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February 20, 2019

Mozambique from Boom to Bust - A Cautionary Tale

Mozambique popped onto the global radar in 2011 when huge gas reserves were  discovered off-shore. We visited in 2012 and i recall the wife being  seriously astonished when we jumped in a Taxi and the Driver turned out to  be Portuguese.  

I said ''Mozambique could be the next Qatar.'' as we stuffed ourselves with  wonderfully flavoursome Tiger Prawns.   Interestingly, I was a Guest of The State of Qatar at their Doha Forum  earlier this year and caught up with President Guebeza in person. I am  surprised that Qatar has not seized itself of the Mozambique opportunity at  these rock-bottom prices.   The IMF predicted a 24% GDP expansion for 2021 when gas production was  expected to begin.  

I returned in May 2014, for the IMF's flagship Africa Rising conference. By  that time, Maputo's sky-line was a sea of cranes. Further North, Tete was  booming.   Then I noticed that Credit Suisse and VTB sold some ''Tuna'' Bonds on  behalf of Mozambique. The Story around these bonds was opaque.   “$850m was borrowed to buy a fleet of tuna fishing boats so that Mozambique  could export fish to the European Union (EU) and elsewhere, but the boats  do not fulfil EU specifications,” said one NGO worker based in Maputo.  

At the most, this is gross misconduct by the government. “$850m was taken  out, but from what I can see there is only around $50m worth of assets as a  result,” a lawyer based in Maputo.   Things became murkier and murkier.   Not only did Ematum [The Tuna Fishing Company] fall short of its targets,  but $500-million of the “tuna bond” was found to be for maritime security  and had to be reallocated to the defence budget. Even when they did sail in  Ematum’s early days, the fleet never caught the amount of fish needed to  pay off the debt.

Ematum’s results pointed to the fleet catching just $450  000 of tuna a year, compared with sales of $18-million forecast at that  stage of its life in a 2013 feasibility study circulated by the government.  Further Loans were uncovered spanning not only Empresa Moçambicana de Atum  (Ematum), but other companies Proindicus and Mozambique Asset Management  (MAM). The Total is around $2b.   Africa Confidential reported that Chancellor Angela Merkel asked President  Nyusi when he met her in Berlin on 19 April 2016, 'Where is the money?' and  also, 'Are you in charge?'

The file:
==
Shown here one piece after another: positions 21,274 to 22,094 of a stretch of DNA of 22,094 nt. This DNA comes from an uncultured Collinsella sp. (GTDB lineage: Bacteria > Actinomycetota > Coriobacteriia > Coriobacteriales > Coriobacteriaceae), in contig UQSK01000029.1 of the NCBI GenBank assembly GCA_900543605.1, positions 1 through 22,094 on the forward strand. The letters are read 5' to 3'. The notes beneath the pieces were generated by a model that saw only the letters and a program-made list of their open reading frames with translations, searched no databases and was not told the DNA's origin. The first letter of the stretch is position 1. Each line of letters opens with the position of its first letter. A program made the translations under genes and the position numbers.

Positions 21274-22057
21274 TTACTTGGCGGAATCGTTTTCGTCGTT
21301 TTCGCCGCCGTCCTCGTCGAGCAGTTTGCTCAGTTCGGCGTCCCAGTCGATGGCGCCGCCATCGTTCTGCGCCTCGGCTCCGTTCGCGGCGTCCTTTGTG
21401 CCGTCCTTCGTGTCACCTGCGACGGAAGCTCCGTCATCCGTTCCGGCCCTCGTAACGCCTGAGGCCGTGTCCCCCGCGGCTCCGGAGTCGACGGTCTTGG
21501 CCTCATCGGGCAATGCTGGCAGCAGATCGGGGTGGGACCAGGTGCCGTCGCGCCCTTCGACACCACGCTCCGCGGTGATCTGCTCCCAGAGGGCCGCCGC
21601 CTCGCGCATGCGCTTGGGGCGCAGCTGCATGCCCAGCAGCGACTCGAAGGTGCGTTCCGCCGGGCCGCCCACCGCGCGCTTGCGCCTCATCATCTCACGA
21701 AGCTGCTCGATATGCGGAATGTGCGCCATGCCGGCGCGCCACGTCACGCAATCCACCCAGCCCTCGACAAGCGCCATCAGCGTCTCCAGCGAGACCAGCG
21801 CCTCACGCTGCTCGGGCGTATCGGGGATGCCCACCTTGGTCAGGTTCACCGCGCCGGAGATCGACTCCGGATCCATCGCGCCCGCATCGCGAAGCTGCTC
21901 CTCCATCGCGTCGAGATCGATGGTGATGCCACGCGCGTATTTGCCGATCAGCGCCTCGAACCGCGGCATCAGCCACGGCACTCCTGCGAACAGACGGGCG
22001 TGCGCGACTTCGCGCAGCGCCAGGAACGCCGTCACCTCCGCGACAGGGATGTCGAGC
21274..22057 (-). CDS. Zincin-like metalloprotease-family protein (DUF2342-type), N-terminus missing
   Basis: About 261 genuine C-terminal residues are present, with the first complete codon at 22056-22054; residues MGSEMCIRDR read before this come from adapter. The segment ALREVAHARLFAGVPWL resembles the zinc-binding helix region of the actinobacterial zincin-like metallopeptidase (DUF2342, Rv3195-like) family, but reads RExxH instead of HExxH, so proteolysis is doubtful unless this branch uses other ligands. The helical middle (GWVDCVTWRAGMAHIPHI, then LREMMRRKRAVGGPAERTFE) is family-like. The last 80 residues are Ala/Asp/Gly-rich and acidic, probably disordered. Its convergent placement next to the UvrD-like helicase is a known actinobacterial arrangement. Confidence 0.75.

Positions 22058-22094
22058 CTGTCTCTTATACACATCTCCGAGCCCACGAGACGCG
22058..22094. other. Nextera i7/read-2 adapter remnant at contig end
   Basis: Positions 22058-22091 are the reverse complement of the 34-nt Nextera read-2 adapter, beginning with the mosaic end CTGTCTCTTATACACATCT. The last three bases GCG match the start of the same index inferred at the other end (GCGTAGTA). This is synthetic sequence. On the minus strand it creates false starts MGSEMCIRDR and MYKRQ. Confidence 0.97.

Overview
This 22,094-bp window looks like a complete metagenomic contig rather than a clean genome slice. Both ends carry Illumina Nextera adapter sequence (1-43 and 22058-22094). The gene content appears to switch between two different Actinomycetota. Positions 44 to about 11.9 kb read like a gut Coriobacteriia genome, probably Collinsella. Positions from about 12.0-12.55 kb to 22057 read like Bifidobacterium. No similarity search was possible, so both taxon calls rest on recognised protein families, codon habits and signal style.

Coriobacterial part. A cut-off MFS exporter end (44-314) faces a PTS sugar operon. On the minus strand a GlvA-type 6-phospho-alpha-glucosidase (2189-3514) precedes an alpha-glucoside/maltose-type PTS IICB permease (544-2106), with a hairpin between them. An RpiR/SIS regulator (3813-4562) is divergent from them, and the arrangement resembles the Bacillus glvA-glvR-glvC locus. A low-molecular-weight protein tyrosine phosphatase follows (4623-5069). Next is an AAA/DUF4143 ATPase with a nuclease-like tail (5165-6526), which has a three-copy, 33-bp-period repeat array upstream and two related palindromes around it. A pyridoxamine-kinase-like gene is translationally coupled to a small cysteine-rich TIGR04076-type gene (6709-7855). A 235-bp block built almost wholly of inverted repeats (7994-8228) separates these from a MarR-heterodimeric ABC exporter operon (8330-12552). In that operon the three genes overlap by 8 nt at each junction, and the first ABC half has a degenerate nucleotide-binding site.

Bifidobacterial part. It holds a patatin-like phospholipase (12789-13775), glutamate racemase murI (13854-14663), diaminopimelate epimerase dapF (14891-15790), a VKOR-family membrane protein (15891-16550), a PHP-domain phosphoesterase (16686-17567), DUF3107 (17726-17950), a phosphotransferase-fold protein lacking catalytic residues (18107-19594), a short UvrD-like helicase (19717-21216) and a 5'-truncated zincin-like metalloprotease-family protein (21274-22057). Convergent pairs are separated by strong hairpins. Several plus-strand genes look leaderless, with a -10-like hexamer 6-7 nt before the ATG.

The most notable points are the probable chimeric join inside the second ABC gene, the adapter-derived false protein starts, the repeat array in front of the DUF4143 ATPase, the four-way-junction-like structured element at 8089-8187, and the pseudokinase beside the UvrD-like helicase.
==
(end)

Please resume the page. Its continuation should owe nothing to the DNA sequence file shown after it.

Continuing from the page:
Things have accelerated to the down side further.   Mozambique’s Eurobonds [which were ''restructured'' Tuna Bonds] have fallen  by as much as 24 cents on the dollar to 57.18 cents in the dollar, the  yield is above 20%. Finance Minister Adriano Maleiane told investors Oct.  25 that the country was in “debt distress” and wouldn’t be able to make an  interest payment on the debt due in January. The Metical has crashed over  60% this year. DEBT to GDP is estimated to be 131% by the Finance Ministry.  

The International Monetary Fund will withhold any further funding to  Mozambique, which told creditors this week it wants to restructure its  commercial loans, while the country is still classified as debt-distressed,  a spokesman for the lender said.   “In line with Fund policies, we cannot disburse funds in a situation where  we think the debt is not sustainable,” Gerry Rice told reporters in  Washington Thursday, according to a transcript of the briefing posted on  the IMF’s website. “As with any country, to be able to disburse we need to  know that the debt is sustainable.”  

There are plenty of lessons to be learnt from this Tale. The First is  around leveraging the Balance Sheet. If you are leveraging the Balance  Sheet [this is something SSA has been doing aggressively] then you are  mortgaging the Future. If You are mortgaging the Future, You need to make  sure can first afford the mortgage payments and second that the Investments  you are making are going to provide a meaningful Return on your Investment.  There is very little ROI on increasing salaries for Civil Servants.

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